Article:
FIG. 5 shows an experiment result according to the first embodiment of the present invention. FIG. 5 also shows a temperature profile of the film capacitor shown in FIGS. 2-4, wherein the material of the terminals (lead wires) 2 of the film capacitor 1 are changed from copper wires (Cu) to steel wires (Fe). In the conventional film capacitor as shown in FIG. 1, the temperature at the terminal end is 150 C. According to the first embodiment of the present invention, a material of the lead wires 2 has a thermal conductivity lower than the thermal conductivity of copper (Cu), and a steel wire is used as an example. The temperature at the terminal end can be reduced to 120 C. by changing the material of the lead wires 2 from copper wires (Cu) to steel wires (Fe) because the thermal conductivity of the steel wire (Fe) is lower than that of the copper wire (Cu). In comparison with a thermal conductivity of 395 W/mK for the copper wire (Cu), the thermal conductivity of the steel wire (Fe) is only 72 W/mK. Thus, the thermal conductivity of the steel wire (Fe) is about one-fifth of the thermal conductivity of the copper wire (Cu). Therefore, the thermal conduction due to the soldering process can be suppressed.

As described above, by using a material whose thermal conductivity is lower than the thermal conductivity of the copper wire, circuits can be constructed by using polypropylene film capacitors that are adversely affected by the thermal influence caused by the soldering process. Therefore, by using the above lead wires 2 that are also plated without lead (Pb), a safe lighting device of a discharge lamp, which is also lower in cost and has less adverse effect on the environment, can be provided.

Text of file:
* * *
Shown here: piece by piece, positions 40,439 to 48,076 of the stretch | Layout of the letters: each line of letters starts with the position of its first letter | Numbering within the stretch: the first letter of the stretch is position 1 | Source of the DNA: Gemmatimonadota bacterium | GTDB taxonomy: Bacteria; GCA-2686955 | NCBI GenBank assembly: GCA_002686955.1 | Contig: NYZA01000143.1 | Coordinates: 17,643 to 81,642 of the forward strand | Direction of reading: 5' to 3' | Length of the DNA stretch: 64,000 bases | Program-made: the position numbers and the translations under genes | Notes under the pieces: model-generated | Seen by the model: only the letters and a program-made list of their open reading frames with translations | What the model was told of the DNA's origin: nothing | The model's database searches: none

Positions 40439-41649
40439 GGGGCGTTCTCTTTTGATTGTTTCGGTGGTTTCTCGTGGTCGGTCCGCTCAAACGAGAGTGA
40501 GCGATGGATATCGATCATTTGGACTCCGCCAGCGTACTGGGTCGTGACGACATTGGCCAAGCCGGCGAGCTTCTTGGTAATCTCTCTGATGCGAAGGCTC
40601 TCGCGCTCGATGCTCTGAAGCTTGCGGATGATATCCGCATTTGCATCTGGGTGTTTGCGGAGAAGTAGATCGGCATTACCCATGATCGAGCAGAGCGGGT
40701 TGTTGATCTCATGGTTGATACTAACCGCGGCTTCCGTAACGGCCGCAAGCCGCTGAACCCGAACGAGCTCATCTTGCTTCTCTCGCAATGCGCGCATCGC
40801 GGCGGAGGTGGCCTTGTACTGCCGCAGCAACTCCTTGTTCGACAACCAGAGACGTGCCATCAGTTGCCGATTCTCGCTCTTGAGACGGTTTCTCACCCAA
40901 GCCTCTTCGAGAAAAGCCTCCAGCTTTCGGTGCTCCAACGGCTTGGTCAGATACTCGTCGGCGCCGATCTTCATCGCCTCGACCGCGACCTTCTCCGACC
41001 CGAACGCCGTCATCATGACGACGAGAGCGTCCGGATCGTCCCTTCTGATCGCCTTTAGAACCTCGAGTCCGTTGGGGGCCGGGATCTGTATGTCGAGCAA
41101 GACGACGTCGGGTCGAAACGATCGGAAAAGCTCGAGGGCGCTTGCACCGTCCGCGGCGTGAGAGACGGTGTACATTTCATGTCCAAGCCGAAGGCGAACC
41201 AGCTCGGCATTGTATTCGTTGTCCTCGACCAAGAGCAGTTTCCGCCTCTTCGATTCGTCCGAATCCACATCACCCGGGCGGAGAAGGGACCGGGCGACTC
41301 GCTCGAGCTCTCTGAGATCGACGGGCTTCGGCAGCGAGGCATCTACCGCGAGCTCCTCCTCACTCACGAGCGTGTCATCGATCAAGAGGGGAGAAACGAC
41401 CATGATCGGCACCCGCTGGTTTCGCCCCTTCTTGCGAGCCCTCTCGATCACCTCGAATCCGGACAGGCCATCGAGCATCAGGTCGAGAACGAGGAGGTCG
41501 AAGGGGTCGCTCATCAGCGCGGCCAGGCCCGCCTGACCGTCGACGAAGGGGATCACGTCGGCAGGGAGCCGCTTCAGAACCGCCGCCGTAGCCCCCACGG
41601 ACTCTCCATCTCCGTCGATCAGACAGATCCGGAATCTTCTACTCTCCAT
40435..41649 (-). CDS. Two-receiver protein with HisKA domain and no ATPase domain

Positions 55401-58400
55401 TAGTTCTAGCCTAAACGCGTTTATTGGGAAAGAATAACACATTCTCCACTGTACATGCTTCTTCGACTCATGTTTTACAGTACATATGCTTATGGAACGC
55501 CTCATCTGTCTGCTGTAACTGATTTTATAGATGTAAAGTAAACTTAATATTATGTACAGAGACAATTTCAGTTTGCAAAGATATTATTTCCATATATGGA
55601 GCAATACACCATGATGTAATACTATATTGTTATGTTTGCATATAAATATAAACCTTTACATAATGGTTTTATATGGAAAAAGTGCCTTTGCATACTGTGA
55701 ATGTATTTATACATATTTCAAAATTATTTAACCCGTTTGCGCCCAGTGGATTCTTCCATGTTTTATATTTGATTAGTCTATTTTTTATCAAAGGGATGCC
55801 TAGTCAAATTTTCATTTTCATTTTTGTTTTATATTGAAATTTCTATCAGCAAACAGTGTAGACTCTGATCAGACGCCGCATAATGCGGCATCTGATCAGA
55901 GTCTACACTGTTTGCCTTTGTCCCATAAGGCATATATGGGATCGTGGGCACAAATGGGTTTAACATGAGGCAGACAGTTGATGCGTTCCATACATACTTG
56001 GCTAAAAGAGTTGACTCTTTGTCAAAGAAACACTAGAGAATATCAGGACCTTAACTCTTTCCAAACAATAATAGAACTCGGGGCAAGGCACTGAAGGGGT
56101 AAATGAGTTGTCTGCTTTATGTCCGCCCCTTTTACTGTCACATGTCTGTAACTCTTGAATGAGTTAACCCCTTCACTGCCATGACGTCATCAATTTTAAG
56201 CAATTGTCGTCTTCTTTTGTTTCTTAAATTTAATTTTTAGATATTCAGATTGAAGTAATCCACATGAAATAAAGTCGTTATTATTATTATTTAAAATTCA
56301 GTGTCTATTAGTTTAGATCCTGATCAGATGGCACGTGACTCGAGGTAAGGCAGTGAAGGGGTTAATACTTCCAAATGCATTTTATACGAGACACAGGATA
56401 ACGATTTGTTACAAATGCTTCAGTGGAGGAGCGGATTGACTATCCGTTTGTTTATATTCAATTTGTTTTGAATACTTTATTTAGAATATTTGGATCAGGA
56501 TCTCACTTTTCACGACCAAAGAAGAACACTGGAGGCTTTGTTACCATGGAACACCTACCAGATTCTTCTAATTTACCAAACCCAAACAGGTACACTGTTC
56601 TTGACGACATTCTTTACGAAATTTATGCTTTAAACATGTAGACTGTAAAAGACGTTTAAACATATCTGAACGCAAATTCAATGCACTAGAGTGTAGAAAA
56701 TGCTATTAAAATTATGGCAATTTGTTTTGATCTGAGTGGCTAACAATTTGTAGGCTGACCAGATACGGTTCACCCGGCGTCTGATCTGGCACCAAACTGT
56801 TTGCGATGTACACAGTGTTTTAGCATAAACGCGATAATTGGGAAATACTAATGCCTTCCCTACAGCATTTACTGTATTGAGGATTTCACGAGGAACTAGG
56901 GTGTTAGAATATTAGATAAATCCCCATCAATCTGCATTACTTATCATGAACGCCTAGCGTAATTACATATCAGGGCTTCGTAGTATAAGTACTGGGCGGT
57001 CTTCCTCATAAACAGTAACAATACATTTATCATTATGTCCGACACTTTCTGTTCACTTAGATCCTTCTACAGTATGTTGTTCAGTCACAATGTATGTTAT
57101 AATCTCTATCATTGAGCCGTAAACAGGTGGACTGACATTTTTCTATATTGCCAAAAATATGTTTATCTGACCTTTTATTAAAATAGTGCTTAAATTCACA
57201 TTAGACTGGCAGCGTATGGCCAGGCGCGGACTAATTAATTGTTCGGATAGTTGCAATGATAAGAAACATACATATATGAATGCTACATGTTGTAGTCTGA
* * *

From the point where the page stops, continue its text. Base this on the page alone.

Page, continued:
The second embodiment according to the present is further discussed as follows. In the first embodiment, the thermal conductivity is decreased since the material of the lead wires is changed from Cu to Fe. However, the thermal influence during the soldering process can be further reduced by making the lead diameter smaller. In the prior art, a copper wire with a diameter of 0.8φ is usually used. In the second embodiment, the temperature at the terminal end of the film capacitor can be further reduced by using a steel wire (Fe) with a diameter of 0.6φ or less. Generally, when the diameter of the lead wire gets smaller, the heat is difficult to be transferred. Therefore, the temperature at the terminal end of the film capacitor can be further reduced. In addition, a cross-sectional area of the film capacitors can be set to 35 mm2 or less.